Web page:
Creating an ACL to monitor IP traffic only and block or allow IP traffic

When you create an access list you must give the list a number to identify it. If you create use numbers 1-99 you will be creating an standard access list which limits what you can block. Usually when you use a standard ACL you just one to block traffic from one network/host to another. Extended access list use numbers between 100-199 and a range in the 2000's which i can't find the exact range:

Examples: Environment setup Washington DC office network: New York City Office network: Washington DC SIP Server-

Lets allow port 80 traffic to any host from washington dc access-list 101 permit tcp any eq 80

101=Access-list number
tcp=traffic protocol Network Wildcard for network subnet
any= any destination
eq 80- Destination port equals 80

Allow SIP traffic from New York to DC SIP server access-list 102 permit udp host eq 5060 log-input

102- Access-list number
udp- protocol type source network wildcard notation for /25 network
host- traffic is going to a specific ip address
eq 5060- Destination port equals 5060
log-input- will log every time rule is meet. Very useful command for troubleshooting.

Note! If CBAC is not allowed you must allow the return traffic as well otherwise your traffic will be blocked````

How To Apply ACL

  1. Enable mode
  2. Configure terminal
  3. Go into interface config mode
  4. IP access-group in/out -no ip access-group in/out will remove the ACL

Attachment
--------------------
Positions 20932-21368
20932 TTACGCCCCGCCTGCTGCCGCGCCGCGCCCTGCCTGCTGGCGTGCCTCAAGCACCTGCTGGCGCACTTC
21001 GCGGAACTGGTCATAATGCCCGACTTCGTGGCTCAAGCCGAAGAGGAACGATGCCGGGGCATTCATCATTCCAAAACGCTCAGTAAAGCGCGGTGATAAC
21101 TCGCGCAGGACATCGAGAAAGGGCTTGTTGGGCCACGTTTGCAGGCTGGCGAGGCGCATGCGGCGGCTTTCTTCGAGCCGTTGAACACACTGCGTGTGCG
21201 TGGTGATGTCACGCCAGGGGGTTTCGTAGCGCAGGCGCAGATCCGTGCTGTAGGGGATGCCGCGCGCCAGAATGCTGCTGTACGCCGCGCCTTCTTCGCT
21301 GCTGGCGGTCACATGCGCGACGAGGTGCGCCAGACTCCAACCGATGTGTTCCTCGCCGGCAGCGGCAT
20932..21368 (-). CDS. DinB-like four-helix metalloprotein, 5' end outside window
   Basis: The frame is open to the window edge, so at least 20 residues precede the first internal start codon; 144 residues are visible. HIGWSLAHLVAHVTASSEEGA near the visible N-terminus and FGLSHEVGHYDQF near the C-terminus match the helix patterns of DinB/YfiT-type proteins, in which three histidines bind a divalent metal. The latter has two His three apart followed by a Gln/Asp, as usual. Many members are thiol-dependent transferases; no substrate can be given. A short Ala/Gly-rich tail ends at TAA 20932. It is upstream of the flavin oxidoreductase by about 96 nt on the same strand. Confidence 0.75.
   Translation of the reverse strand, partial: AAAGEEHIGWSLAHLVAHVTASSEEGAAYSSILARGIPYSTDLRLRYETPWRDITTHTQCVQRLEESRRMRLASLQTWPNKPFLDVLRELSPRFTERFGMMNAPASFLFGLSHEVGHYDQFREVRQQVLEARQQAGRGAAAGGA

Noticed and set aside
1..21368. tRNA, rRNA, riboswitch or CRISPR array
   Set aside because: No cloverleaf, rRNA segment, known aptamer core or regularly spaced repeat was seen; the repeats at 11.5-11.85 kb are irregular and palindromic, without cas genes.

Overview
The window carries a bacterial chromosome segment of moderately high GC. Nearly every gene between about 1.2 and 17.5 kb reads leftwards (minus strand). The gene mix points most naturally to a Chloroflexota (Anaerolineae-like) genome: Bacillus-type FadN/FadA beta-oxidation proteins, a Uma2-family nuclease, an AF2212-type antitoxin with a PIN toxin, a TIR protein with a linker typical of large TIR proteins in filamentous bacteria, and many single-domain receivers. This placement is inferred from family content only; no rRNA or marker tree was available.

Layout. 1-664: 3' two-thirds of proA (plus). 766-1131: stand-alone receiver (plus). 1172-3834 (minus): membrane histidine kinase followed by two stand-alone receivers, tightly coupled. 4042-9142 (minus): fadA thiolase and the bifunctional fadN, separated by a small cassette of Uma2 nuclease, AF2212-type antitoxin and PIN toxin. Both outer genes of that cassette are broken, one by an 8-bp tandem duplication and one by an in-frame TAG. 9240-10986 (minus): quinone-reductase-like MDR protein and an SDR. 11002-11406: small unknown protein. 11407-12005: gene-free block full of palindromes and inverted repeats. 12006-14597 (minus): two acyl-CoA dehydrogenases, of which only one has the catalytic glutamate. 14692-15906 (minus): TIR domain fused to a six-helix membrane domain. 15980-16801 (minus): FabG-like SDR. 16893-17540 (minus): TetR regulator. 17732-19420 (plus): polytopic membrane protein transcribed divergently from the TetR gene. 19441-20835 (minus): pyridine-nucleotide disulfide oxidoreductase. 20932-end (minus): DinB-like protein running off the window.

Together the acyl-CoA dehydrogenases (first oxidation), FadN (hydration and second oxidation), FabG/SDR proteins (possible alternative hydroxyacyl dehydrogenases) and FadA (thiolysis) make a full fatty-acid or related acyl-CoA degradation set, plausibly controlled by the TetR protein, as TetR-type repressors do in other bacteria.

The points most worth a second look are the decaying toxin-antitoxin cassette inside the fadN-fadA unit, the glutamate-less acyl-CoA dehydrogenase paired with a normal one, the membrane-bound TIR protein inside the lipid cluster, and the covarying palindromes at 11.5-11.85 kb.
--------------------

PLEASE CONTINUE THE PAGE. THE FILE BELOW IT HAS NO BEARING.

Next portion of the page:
Start to finish example: allowing sip traffic from New york to Washington DC server using interface ethernet 0/0

login in to cisco router
configure terminal
access-list 102 permit udp host eq 5060 log-input
int eth 0/0
ip access-group 102 in

Lessons learned

  • I find it much easier to use a text file to edit ACL's then to do them directly on the router.
  • Once you hit enter the ACL is applied. You can and probably will inadvertently disconnect your connection. At that point you can either console into the router, or power off and power on
  • From enable prompt, enter “reload in ” Tells the router to power off and power on after “x” amount of minutes. Useful if you are working off site, and after hours
  • Allow yourself more than one point of entry into the router, or utilize the “reload in” command
  • Access-list read top to bottom. Once the packet meets a rule it no longer processing the remaining rules.